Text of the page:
Professional librarians and paraprofessionals alike are trained to provide information literacy (determining the reliability and/or bias of information, safely and securely navigating the Internet, etc.), a key component of being a self-sufficient adult in our society. We also provide early literacy for free to families — at a time when politicians can mostly only bicker about it. And programs for all ages (also free), and some of the only quiet spaces left in America that are open to all, as a benefit of citizenship. No, we don’t shush people anymore, but most libraries, save maybe the tiniest, offer some haven for those who need to study, read, or think in peace.

At any rate, librarians are not going away, and libraries offer so much more at our reference desks than looking up facts and figures (there isn’t much demand for those anymore anyway, just listen to what passes for public discourse). Yes we also make change, point out where the bathrooms are, and help people find their print jobs, and most of us have fewer physical reference books to refer to. But you know what? We can still find a lot more than the average person and so much more than Google to work with. I wonder if that writer has even heard of the deep web? No, it’s not some kind of spy game, it’s all the stuff that lurks below the www surface, that your local skilled librarian can help you find. Just ask. We’re still here for you, and we’re not going anywhere. Thankfully, since most people are interested in learning and admire libraries, I am hopeful that more people know that than don’t.

 

Public Libraries in the US

The Institute of Museum & Library Services published its latest report on public libraries in the U.S recently. I went straight to the state stats. Looks like New Hampshire is in pretty good shape. More evidence that the demise of libraries is not imminent.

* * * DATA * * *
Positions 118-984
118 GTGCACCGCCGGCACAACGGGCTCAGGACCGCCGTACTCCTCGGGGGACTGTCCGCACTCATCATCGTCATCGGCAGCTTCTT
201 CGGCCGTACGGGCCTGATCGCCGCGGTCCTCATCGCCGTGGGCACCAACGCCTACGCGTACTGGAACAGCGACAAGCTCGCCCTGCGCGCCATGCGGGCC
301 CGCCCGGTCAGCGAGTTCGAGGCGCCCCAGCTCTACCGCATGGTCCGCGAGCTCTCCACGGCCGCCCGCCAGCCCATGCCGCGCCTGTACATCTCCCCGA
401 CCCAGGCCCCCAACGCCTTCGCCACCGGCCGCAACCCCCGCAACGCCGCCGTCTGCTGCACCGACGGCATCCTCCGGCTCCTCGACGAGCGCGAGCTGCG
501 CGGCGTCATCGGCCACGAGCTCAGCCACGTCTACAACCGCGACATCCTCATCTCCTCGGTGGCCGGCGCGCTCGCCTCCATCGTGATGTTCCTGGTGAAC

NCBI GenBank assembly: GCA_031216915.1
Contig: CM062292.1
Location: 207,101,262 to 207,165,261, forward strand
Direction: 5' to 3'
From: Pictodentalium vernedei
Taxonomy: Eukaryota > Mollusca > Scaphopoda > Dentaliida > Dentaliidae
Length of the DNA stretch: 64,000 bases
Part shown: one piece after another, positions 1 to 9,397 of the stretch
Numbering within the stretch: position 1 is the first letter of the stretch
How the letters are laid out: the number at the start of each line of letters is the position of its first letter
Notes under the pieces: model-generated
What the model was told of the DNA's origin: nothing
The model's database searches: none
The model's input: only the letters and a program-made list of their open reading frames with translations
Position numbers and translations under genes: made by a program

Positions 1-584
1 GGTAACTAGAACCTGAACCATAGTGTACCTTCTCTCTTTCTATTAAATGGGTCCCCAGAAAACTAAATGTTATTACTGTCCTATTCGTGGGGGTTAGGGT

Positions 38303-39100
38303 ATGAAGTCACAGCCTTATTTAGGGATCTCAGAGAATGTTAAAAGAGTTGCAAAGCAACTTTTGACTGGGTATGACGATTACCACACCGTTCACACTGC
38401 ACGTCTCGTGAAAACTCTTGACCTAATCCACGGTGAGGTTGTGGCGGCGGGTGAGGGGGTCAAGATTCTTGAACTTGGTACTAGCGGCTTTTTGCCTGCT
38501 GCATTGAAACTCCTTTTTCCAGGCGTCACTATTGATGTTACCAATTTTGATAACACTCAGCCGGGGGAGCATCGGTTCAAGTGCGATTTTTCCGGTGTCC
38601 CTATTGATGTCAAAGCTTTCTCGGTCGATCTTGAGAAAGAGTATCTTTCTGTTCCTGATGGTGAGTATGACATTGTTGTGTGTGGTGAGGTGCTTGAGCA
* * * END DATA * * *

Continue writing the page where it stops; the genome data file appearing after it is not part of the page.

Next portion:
Meanwhile, we’re ready to start new projects for the new fiscal year at my library. One thing I got started on today is radically reconsidering the reference section — I’d like to circulate some books, move others to storage, and weed the ones that sit gathering dust, their spines indicating they’ve rarely been cracked open. It’s painful, because many of them are wonderful resources. But I’d like to make space for materials our patrons do want to use and check out.

A colleague of mine pointed out that this brings up a philosophical dilemma: should expand our offerings of popular materials like movies, even if it means decreasing our purchase of something else, like reference books? Some folks I’ve known in the library world lament that for some patrons, we’re just another video outlet. It can feel like what we are as libraries is in danger if we know some people only come in for movies. Or if we jettison reference materials.

If we want to continue to encourage literacy and a love of knowledge and learning, maybe the answer isn’t to buy interesting but rarely used multi-volume reference sets but to choose appealing books and circulate them. And maybe even pair them with movies to encourage cross-circulation? Say someone takes out the Harrison Ford film Witness. Why not offer some Amish fiction (very popular at my library) or a memoir about growing up Amish or a coffee table book about rural America? It’s hard to quickly pull together related materials on the spot, but a display area is a good place to do this. And catalog tools may be going that way. We use Novelist, which recommends related titles when a patron looks at a book  our catalog. It would be cool if it pointed people to books when they looked at movies or music as well.

Whether our reference section shrinks or our dvd section grows, I’m happy to live in a region and a state where libraries are valued and well-used.

 

 

 

 

 

 

 

Yes, its another post about e-books

I’ve started working as a bookseller at my local independent bookstore part time as well as working at my town’s public library. I’ve sometimes griped here at Nocturnal Librarian that librarianship has become another form of IT help, with so much professional time spent troubleshooting. Well this week someone at the indie actually asked me how to troubleshoot her Kindle, and when I applied my reference skills by asking more about her problem she revealed that she was having trouble downloading books she bought at Amazon.